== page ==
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iComics v1.1 Post-mortem |

iComics v1.1 Post-mortem

So it’s been about a month and a half since iComics v1.1 shipped, and v1.2 is in review with Apple right now. I was so busy getting it ready to ship that I clean forgot about 2 important milestones for the app: On September 25th, the app has been on the App Store for TWO years now, and on November 1st, its codebase has been around for three years. Blimey! XD

In any case, now’s as good a time as any to reflect on how v1.1’s development went, what went well, and what sucked about it.

To be absolutely frank, I’m not thrilled about how long v1.1 took. All in all, the app ended up going 521 days; very close to a year and a half without any updates. Absolutely unacceptable for an app trying to stay relevant on the App Store, and I wasn’t surprised at all when a bunch of users had told me they’d jumped ship to other readers in the interim (Though a few told me they jumped back after the update).

In any case, there are a few things I want to highlight.

The iOS 7 redesign

Not going to tiptoe lightly on this one. Apple suddenly dropping a completely new system design basically derailed iComics’ development. Compiling the app under the iOS 7 SDK yielded a completely broken UI mess, and with Apple imposing a restriction that apps had to ship with the iOS 7 SDK pretty soon after release, it wasn’t possible to push out an update until the lot was completely redesigned and reimplemented. Design aesthetics aside, the reimplementation of a lot of core system ‘assumptions’ as well, including things like how apps interact with the status bar, and the order of system calls when the device plays a rotation animation meant a great deal of the old code had to be heavily modified or even scrapped to get the app ‘feeling’ like it did in iOS 6 under iOS 7.

A lot of other apps with heavily customized iOS 6 designs, like Tweetbot took the chance to use iOS 7 as a new starting point for themselves; rebuilding the apps from scratch with the new UI and shipping as a completely separate version. I was tempted to do the same for iComics, but I eventually decided that v1.0 wasn’t feature-rich enough to warrant ditching it and making users pay again. Unfortunately, this also meant things like keeping compatibility with the old version was also a challenge.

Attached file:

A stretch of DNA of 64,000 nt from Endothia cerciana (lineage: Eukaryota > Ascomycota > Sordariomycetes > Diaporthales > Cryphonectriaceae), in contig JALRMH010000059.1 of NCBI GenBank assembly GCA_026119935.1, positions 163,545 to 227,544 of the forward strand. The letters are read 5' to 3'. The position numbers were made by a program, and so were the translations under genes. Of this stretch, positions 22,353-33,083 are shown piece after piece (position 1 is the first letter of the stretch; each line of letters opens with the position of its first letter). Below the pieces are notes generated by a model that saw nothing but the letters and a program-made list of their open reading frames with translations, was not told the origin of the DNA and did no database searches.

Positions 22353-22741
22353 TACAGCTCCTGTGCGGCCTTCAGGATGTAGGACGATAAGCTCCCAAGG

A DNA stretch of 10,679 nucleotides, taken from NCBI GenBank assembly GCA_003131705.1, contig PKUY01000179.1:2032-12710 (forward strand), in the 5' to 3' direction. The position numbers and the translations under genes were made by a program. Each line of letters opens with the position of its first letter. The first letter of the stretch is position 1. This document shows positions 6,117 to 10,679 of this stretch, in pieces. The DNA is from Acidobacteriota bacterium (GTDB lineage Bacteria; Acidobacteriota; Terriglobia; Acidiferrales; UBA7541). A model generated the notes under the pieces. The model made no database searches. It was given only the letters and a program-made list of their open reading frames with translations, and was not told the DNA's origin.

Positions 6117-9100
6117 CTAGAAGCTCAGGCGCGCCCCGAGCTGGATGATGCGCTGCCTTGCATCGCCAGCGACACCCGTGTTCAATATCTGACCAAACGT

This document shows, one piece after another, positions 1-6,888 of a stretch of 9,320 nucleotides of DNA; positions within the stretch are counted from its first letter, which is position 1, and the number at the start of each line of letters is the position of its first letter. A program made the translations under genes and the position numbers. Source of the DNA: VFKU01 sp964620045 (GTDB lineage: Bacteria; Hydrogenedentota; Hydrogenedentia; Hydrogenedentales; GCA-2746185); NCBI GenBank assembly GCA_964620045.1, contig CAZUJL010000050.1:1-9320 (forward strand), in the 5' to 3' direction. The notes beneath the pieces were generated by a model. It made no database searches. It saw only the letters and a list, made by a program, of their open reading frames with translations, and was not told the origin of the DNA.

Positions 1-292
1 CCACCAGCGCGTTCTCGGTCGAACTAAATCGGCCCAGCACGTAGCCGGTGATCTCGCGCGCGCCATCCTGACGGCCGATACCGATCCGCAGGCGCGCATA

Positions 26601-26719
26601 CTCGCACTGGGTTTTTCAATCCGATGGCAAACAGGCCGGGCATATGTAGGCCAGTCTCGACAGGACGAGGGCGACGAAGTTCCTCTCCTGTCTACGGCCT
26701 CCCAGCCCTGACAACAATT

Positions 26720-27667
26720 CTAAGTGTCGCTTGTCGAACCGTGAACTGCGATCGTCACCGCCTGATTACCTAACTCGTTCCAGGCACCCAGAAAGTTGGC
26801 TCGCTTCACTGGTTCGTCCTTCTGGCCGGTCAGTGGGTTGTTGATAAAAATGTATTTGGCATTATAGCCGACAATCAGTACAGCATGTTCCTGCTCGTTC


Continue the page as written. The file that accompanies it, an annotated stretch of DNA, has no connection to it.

In the end, I think it was the right thing for Apple to redesign iOS when they did (I still don’t agree with a lot of the design choices in iOS 7/8. Also, most of the system icons still look like ass. XD), but it did make my job significantly harder for a while there.

Heavy reliance on custom elements

Given recent events, I’m changing my mind on this one.

I have a bit of a nasty habit of reinventing the wheel a lot. If there are no third party code bases that I find satisfactory, or if I even find Apple’s own implementation of certain code unsatisfactory, I’ll often go out and write my own from scratch. Some prime examples inside iComics include TOWebViewController and TOGridView respectively. Writing my own libraries is certainly advantageous as it gives me 100% over how the elements behave, which lets me craft the overall experience of the app to my complete satisfaction.

The downside however, is the sheer amount of time it takes to build and test said libraries. Both of those libraries mentioned above took literally weeks to implement. And when iOS 8 came out, both required additional fine-tuning then as well. At this point, I definitely think they’re the right libraries for the job. TOGridView is, in my opinion far more performant that UICollectionView, and TOWebViewController has also shipped in other apps at this point. But admittedly, I could have easily just gone with stock Apple controls, or another web controller off GitHub and the app would have been finished earlier. I guess the question is, I would certainly notice the difference in quality, but would the users notice?

That being said, like I mentioned above, since iOS 8 came out, I’m starting to lean towards writing custom controls than using Apple’s a lot more often. When iOS 8 dropped, a LOT of UI code, specifically involving layering view controllers (that iOS 8 reimplemented) that worked fine in iOS 7 broke horrendously in iOS 8. Popup bubbles wouldn’t dismiss, or presenting a full-screen view controller would run really slowly as the background controllers weren’t removed. I flagged all of these as bugs with Apple, which are still open in Apple’s bug tracker tooth’s day. Ultimately, I was able to solved these issues only by stopping my reliance on the Apple controls I was using and recycling some code from iComics v1.0. Not the greatest solution, and certainly something Apple shouldn’t be proud of. Hopefully those bugs will get addressed in iOS 9.


Either way, with all that said and done, I’m REALLY happy iComics v1.1 is shipped and out the door. People seem to be enjoying it, and the revenue stream has been slowly increasing (REALLY good to hear), so it was definitely not for naught.

Once v1.2 is approved, I’ll have to start looking at v1.3. But I’m still not sure what to add first…. 🙂